In reality, there is no compelling evidence that trace chemicals in consumer products pose significant risks, particularly when used as directed. As I noted in a recent IWF paper on cancer, the President's Cancer Panel report is a political document, not a scientific study and its claims have been rebuked by reputable cancer researchers. The IWF paper and material found on CEI's SafeChemicalPolicy.org offer lots of other reasons why consumers should not be alarmed by these products.
May 30, 2013 11:29 AM
In today’s Investor’s Business Daily, Wayne Crews and I make the case that one of the biggest obstacles to regulatory reform is a lack of agency transparency.
May 30, 2013 11:28 AM
It’s a rare occasion that we get to praise government agencies. While the federal agency governing alcoholic beverages certainly took it’s time to make a ruling on nutrition labeling on alcoholic products -- a topic it has been considering since 2003 -- it appears the Alcohol and Tobacco Tax, and Trade Bureau (TTB) ultimately made the right decision to allow, not require, companies to add a “serving facts” nutrition panel to their labels. According to a press release dated May 28, 2013, the TTB reviewed the issue of having a “serving facts” statement on beer, wine, and spirits -- something that the spirits suppliers have been asking for -- and it concluded that it will allow, but not require the use of nutrient analysis in labeling as well as advertisements.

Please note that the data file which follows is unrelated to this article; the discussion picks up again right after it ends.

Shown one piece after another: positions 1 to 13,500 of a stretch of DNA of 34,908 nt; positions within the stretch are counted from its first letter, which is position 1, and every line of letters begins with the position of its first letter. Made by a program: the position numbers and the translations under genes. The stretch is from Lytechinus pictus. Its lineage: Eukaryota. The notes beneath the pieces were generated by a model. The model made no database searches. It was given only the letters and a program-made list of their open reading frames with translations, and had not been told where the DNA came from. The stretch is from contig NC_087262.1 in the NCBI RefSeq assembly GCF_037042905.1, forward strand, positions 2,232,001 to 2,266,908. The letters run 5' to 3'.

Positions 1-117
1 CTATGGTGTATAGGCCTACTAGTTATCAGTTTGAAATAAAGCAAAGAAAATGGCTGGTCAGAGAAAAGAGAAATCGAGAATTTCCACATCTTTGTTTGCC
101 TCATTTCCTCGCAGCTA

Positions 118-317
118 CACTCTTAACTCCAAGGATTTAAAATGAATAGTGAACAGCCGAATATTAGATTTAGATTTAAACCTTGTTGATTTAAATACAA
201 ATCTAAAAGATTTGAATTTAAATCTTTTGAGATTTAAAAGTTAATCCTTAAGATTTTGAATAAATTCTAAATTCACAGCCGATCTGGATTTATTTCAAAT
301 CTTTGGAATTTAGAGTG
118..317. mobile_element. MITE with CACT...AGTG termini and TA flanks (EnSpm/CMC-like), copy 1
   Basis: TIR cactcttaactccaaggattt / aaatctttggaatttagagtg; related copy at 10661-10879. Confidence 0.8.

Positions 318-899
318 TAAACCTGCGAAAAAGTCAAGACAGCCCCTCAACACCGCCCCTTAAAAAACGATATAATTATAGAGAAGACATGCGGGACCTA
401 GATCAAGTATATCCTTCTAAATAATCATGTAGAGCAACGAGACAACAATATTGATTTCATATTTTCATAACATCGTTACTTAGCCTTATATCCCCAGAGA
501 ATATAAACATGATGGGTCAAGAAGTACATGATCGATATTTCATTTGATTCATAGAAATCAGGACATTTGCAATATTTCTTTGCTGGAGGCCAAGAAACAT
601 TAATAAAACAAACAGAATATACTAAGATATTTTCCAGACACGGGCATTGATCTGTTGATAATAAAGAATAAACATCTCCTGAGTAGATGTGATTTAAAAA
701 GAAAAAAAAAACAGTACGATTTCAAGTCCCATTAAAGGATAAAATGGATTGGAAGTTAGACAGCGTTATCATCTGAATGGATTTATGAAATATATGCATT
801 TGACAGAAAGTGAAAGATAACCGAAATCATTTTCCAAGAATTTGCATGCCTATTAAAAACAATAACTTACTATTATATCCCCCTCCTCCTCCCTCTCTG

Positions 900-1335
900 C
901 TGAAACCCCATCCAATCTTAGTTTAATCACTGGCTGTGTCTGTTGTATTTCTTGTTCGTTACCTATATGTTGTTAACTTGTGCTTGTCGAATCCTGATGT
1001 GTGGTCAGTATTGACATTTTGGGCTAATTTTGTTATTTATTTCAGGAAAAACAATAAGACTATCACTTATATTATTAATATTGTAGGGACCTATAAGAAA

Happily, companies will not have to apply for approval for a new label, so long as the added nutritional facts panel follows the example provided by TTB and they may include information regarding the serving size, number of servings in a container, calories, carbs, protein, and fat per serving.
This is good news because there had been some talk in the past about requiring all suppliers of alcohol to add this nutritional information to all of their products, a change that could have been disastrous for some smaller producers of alcohol and consumers who like variety. As I wrote back in 2011: